3. The Williams Lake Landing, a mile north of the Diamond Mill Creek land close by the mouth of the Cobb Mill Creek, so named because the landing was on the land owned by Wily J. Williams. The landing was sometimes called "Wily's Lake Landing."
4. The Sunday Landing, later known as Carnley's Field Landing, so named because when the landing was first established the land upon which it was located was owned by Frank Sunday. A few years later the land became the property of Uncle Harvey Carnley. This landing is approximately a mile and a half north of where the Winding River Road crossed the McCaskill Mill Creek.
5. The Mims Island Landing, so named because a man by the name of Mims owned the land upon which it was located. The landing was located near the mouth of the creek later known as Holly Mill Creek. There was a small island in the middle of the river opposite this landing formed when the river and the creek washed into each other a hundred yards above the landing.
6. The Dead River Landing, so named because it was on an old dead river, formed when the river cut through an oxbow loop. This landing was half a mile north of the Wilson Branch and a mile north of the Frank Sunday old home site.
7. The Old Steam Mill Bluff Landing, sometimes called the Campbell Bluff Landing, so named because a small steam mill was operated on the bluff for a short time, and because it was near the old home site of pioneer Grandfather Neil Campbell. This landing was also near the "Gaylor" old home site.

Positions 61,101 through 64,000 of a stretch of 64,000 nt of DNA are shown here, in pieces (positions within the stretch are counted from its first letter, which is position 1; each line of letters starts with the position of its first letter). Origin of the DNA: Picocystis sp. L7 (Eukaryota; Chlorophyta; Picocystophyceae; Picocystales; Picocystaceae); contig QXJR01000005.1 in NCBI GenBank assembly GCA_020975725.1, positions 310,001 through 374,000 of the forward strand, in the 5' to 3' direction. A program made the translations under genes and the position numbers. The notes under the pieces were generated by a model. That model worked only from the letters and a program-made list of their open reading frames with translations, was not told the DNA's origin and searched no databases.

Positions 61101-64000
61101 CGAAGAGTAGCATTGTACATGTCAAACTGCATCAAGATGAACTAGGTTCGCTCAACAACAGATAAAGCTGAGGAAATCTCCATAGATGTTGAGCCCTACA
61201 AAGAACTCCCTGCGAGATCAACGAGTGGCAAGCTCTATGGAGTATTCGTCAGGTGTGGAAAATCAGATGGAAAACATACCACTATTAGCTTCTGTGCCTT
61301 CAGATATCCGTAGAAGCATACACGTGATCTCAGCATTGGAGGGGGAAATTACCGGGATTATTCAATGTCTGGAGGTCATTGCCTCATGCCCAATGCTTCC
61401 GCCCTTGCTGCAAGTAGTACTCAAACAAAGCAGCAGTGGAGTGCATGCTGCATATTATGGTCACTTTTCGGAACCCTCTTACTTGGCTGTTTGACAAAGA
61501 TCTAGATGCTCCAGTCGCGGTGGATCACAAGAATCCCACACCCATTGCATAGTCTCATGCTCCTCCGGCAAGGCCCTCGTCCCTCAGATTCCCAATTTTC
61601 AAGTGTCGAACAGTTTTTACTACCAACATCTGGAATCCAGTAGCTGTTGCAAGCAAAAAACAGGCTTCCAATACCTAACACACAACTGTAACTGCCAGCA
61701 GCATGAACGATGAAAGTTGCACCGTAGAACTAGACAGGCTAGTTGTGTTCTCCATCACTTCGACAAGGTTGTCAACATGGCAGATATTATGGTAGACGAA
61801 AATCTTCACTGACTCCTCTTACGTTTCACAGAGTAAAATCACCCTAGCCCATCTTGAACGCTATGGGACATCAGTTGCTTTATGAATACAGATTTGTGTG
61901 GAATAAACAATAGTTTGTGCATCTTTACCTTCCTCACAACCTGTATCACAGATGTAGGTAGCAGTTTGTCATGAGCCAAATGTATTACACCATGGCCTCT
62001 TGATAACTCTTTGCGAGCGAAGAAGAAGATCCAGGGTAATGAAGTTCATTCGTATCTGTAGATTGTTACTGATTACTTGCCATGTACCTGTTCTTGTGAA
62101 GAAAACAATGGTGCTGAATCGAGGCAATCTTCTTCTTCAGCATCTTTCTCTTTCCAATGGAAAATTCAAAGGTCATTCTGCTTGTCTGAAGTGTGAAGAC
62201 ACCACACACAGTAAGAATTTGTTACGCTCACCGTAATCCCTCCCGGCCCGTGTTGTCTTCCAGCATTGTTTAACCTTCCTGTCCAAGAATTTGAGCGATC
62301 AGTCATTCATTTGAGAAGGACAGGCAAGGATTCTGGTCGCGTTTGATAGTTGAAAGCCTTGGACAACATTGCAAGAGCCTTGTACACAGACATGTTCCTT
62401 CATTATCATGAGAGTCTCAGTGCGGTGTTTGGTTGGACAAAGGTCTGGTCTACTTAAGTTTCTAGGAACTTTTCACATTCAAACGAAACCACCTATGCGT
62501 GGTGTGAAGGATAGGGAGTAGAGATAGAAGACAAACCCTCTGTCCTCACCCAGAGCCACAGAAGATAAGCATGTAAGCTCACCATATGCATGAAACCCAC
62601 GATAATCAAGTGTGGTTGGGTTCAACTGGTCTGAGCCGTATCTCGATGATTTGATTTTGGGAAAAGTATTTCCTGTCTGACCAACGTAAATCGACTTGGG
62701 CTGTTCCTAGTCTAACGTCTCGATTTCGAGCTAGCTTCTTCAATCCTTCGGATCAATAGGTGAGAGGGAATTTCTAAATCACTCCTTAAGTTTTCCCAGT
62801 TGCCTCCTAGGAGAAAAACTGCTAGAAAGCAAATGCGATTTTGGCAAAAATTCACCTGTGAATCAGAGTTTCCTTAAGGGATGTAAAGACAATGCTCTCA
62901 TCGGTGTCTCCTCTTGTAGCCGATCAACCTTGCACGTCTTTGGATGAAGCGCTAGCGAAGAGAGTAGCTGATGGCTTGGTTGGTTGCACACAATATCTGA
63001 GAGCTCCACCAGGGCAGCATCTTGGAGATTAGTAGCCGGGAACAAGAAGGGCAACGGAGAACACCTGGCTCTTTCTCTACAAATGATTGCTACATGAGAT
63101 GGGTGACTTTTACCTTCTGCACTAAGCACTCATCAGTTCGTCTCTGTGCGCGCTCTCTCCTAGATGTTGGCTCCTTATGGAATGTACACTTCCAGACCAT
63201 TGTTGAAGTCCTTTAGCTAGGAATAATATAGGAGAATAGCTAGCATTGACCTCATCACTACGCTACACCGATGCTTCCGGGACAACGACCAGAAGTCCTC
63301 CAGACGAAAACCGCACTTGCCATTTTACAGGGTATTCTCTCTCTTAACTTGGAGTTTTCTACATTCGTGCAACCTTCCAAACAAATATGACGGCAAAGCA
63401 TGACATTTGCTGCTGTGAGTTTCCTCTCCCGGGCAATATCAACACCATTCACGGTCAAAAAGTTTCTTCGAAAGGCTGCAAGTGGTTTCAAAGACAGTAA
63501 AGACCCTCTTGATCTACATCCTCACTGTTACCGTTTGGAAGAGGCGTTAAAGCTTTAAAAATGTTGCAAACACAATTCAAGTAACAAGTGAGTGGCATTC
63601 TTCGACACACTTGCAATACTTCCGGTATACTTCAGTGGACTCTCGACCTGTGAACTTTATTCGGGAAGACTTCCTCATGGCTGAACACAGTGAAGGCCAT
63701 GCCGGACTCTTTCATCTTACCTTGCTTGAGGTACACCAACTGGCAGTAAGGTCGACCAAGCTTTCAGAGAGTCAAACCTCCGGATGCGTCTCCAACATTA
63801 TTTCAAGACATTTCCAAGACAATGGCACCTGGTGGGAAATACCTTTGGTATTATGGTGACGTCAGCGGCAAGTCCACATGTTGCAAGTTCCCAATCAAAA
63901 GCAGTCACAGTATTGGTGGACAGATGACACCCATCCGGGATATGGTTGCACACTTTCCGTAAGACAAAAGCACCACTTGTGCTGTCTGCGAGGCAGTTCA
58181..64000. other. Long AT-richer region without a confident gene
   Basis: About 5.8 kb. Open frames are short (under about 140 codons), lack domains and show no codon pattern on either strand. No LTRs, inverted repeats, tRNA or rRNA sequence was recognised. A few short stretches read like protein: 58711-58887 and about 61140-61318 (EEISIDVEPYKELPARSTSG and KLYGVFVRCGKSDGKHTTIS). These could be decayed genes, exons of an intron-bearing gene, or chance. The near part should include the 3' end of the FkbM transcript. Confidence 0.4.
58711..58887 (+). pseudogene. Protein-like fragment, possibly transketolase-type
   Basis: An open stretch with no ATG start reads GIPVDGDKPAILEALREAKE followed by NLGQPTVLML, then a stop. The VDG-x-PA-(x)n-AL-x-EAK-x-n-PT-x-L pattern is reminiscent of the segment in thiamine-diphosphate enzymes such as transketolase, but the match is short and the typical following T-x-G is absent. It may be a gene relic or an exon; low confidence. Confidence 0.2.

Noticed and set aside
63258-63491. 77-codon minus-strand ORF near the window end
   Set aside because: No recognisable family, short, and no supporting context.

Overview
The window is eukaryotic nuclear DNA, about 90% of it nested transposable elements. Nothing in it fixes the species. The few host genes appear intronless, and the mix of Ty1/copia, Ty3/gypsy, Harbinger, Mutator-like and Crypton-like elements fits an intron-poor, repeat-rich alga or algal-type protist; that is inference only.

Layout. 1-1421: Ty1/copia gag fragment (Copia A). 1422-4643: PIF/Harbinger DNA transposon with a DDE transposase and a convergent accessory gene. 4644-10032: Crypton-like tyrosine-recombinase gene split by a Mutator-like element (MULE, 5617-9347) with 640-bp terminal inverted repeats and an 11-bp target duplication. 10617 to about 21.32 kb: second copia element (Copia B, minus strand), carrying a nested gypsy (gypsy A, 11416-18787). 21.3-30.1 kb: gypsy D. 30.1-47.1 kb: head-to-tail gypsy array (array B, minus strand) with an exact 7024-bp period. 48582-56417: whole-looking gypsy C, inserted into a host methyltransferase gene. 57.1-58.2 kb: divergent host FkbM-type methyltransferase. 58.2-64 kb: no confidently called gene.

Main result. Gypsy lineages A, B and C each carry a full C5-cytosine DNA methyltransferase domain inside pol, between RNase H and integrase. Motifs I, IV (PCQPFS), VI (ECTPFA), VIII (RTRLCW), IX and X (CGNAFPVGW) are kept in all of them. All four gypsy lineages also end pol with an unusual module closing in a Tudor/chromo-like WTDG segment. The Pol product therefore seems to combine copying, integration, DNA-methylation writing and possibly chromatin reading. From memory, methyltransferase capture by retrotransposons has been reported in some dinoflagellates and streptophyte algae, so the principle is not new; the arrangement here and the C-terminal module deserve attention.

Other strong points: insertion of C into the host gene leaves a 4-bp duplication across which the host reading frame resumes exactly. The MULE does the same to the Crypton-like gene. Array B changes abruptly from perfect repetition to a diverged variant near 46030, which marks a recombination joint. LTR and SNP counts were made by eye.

8. Betts Lake Landing, so named because a man be the name of Betts owned the land upon which it was located. This landing was half a mile north from the place where the Winding River Road crossed the Edgely Creek, later known as the Barrow Creek land, still later called the Bray Creek. It was also not far from the home site of two sturdy pioneers, Uncle Tom Sunday and Uncle Louis Jones.
9. The Fortner Lake Landing, so named because it was located near the home site of pioneer Robert Fortner, the man who owned and operated the Pollard Ferry for many years. This landing is a few hundred yards north of the Florida-Alabama state line in Alabama. It is mentioned here because thousands of logs and big sticks of hewn timber were hauled to this landing from Florida soil by Florida citizens.
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If you want to check out these landings for yourself, just hire our "Guide Extraordinaire", Jerry Fischer. You could do a float trip down the Escambia River, or follow the Winding River Road.
Next week we'll tell you about the various mills along the way, so be sure to get your copy of The Tri-City Ledger for this next segment.
This page last modified on Monday, May 01, 2006
We have to tell you about the great crowd at the Historic Park Saturday, April 15. There were Mobleys and Mobley kin from all over the Southeast and further. The weather was great and the food and fellowship were, too.
If you'd like to rent the James H Jones Historic Park for your reunion, let us know and we'll be happy to discuss it with you. Free tours and lots of fun are yours for the asking!